• Two documentary-style videos for adults about parenting after an injury.
  • A series of articles for parents about tackling children’s tough questions, asking for support, and embracing a sense of family togetherness as routines change.


Sesame Street for Military Families: Caregiving uses the weather – something even very young ones can understand – as a metaphor to explain the ups and downs of caregiving and recovery. On “sunny days,” kids and parents feel confident, safe, and happy spending time together. “Cloudy days” have small challenges related to the parent’s injury or recovery, like missing a planned outing.  On “stormy days,” children may worry about the future and have trouble accepting the family’s new normal.

Created with the help of expert advisors and backed by Sesame Workshop’s early childhood research, the initiative will help caregiving families remember that they’re not alone, and that it’s always okay to ask for help. Young children know they can count on their favorite, fuzzy, and furry friends to understand big and small feelings, that there will be both sunny days and stormy days, but together, as a family, they can navigate the tough times and enjoy the good ones.

We hope parents and caregivers along with their children will watch the Muppet and documentary videos and use the other resources as tools to talk about their feelings, know it’s okay to have difficult conversations as a family, understand what caregiving means, and most of all, understand that despite changes or challenges, there is hope and resilience. There are hard days in the caregiving journey but also there are fun times and ways to celebrate these times, just like all families.  

All Sesame Street for Military Families: Caregivingmaterials are bilingual in English and Spanish and completely free to families. Learn more at


It All Started With One

It all started with one… One man and one idea that was sparked by one conversation. One idea grew to the first Fisher House, that has grown to over 85 Fisher Houses and supported hundreds of thousands of families. This network of comfort homes was created to provide a sense of normalcy during medical crisis and it all started with just…one.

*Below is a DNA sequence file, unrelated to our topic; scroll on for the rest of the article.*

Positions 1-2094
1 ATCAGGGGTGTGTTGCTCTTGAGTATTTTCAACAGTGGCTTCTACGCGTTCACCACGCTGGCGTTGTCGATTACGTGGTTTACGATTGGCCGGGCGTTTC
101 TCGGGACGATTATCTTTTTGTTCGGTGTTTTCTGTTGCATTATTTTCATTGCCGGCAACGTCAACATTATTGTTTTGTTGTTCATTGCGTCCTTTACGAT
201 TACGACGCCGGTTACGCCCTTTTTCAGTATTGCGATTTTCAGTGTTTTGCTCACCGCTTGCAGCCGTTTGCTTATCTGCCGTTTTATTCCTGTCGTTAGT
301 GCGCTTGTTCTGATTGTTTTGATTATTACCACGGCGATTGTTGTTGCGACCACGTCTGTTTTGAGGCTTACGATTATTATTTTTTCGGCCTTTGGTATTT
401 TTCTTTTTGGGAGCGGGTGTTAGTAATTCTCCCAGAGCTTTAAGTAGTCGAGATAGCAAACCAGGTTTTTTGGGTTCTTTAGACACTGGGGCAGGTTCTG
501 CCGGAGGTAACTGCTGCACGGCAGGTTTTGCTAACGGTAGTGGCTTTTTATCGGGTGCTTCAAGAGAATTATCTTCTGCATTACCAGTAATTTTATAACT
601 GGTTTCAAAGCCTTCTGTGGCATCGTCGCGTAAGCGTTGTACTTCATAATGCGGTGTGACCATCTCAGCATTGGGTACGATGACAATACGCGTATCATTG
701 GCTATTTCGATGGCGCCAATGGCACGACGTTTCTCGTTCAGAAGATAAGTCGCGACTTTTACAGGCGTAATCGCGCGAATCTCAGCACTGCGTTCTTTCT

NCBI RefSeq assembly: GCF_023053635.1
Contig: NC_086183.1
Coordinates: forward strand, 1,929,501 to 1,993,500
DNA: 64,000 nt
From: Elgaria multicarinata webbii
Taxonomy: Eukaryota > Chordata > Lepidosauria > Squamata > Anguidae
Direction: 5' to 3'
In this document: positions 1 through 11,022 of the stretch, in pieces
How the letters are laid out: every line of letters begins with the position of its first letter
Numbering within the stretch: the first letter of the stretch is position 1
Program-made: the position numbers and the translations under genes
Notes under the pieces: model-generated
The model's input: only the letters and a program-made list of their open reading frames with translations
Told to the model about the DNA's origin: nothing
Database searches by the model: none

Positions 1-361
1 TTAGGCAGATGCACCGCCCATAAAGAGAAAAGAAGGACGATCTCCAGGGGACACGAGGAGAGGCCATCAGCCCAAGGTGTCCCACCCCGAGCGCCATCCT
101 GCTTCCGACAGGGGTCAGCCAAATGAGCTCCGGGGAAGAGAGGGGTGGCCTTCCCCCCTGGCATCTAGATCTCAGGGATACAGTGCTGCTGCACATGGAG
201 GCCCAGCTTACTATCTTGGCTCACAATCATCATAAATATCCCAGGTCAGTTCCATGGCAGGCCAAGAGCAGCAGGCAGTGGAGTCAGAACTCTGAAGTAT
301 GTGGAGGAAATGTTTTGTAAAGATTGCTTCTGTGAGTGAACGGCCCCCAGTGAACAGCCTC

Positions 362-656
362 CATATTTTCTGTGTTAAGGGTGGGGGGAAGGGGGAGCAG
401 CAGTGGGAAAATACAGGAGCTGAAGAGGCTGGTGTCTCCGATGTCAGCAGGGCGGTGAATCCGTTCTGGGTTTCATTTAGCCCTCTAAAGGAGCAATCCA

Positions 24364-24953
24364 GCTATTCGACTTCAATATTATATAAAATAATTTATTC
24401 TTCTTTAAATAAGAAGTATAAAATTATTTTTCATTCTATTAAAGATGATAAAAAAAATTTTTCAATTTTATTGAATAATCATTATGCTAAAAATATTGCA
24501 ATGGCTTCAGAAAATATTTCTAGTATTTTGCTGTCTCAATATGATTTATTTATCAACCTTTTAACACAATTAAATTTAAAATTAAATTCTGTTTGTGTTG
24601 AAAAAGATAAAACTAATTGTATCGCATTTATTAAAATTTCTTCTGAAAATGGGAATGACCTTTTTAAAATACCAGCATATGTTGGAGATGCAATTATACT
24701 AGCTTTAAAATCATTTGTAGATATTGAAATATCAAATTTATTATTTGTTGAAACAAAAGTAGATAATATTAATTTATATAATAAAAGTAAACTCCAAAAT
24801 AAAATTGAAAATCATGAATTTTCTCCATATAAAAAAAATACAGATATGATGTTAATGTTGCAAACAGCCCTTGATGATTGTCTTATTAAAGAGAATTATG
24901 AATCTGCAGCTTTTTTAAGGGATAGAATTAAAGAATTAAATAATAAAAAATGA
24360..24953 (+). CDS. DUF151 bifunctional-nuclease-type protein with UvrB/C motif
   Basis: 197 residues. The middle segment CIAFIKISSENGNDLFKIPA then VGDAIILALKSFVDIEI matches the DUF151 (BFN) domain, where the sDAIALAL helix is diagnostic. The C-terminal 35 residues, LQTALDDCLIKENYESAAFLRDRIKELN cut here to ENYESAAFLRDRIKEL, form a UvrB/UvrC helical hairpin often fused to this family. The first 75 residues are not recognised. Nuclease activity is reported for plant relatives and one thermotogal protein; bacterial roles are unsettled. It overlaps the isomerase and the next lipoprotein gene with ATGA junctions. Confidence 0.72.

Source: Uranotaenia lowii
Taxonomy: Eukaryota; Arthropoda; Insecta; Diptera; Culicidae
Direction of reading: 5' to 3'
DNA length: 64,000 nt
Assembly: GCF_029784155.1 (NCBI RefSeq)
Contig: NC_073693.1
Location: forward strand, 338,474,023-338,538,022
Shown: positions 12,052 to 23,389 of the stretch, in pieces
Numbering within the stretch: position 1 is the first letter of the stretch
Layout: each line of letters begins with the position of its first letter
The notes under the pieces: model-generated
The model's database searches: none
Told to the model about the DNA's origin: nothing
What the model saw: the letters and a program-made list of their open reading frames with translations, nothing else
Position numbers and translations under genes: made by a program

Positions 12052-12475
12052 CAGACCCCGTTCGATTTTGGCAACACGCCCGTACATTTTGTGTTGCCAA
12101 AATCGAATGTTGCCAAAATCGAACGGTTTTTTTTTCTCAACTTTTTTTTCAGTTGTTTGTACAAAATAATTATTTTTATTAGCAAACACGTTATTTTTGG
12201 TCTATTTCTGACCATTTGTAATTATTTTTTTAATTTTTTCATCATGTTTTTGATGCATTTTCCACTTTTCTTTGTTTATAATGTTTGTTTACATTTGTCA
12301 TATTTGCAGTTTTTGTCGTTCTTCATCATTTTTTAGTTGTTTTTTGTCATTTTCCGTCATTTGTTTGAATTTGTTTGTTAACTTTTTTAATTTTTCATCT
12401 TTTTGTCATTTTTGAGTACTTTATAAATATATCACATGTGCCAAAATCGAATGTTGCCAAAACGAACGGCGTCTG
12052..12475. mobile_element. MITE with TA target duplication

Zachary Fisher was a builder, philanthropist, and patriot. He began working in construction at the age of 16 to help support his immigrant parents. He and his two brothers formed Fisher Brothers and eventually became one of the real estate industry’s premier residential and commercial developers. 

Zachary was already committed to supporting the U.S. Armed Forces, but one phone call changed the trajectory of his incredible legacy. Pauline Trost, the wife of the Chief of Naval Operations in 1986, had watched a family exit a helicopter with their luggage at the National Naval Medical Center, Bethesda and wondered where they would stay. Knowing the hotels in the area are costly, she knew this would be a huge burden on families facing medical crisis.

She mentioned it to her husband, who in turn told Zachary.  “I’m a builder. That’s what I do for a living. I can do this.” Zach and Elizabeth Fisher dedicated more than $20 million to the construction of comfort homes for families of hospitalized military personnel to stay free of charge in support of their loved ones when they need it most.

Brick by brick, these houses were built, and a foundation was created for life changing experiences for those who walk through Fisher House doors.

One may seem like a small number and maybe even insignificant, but Zachary Fisher is the example of how important one can be. One dollar, one supporter, one fundraiser – all part of the legacy that has changed the lives of our military, veterans, and their families. 

Scholarship awarded to the son of a retired Marine

Story by Keith Hayes

The son of a Chief Warrant Officer 3 since retired from Marine Corps Logistics Base Barstow, California, was awarded a scholarship by the Defense Commissary Agency, August 13.

Gabriel Maynes, 17, the son of Jose Maynes, U.S. Marine Corps retired; and Rozalyn Maynes, childcare specialist, Child Development Center; received the Scholarship for Military Children sponsored by the DECA and The Fisher House Foundation at a ceremony at the MCLBB Commissary.

The Fisher House Foundation operates a series of Comfort Houses located near military medical facilities that offers a “home away from home” for the families of hospital patients in crisis.

Jodi Dawn Ballestracci, Barstow Commissary grocery manager, told the gathered crowd that the competitive nature of the scholarship awarding required the applicants to write an essay citing two examples of how being a child of a military service member has influenced their education goals.

Gabriel said he described in his essay how his Marine Corps father was a driving force for setting the future of his educational aspirations. The following are excerpts from his scholarship winning essay:

“My dad has always wanted me to be greater than him, he wants to see me grow up to be a better man than him. After this revelation, I realized where my life is leading to - college. From that point on, I strived to be a better student, athlete, and person.”

“Being a child of a military service member has taught me many things, but the most important of them is the motivation to be greater, to achieve higher than thought possible.”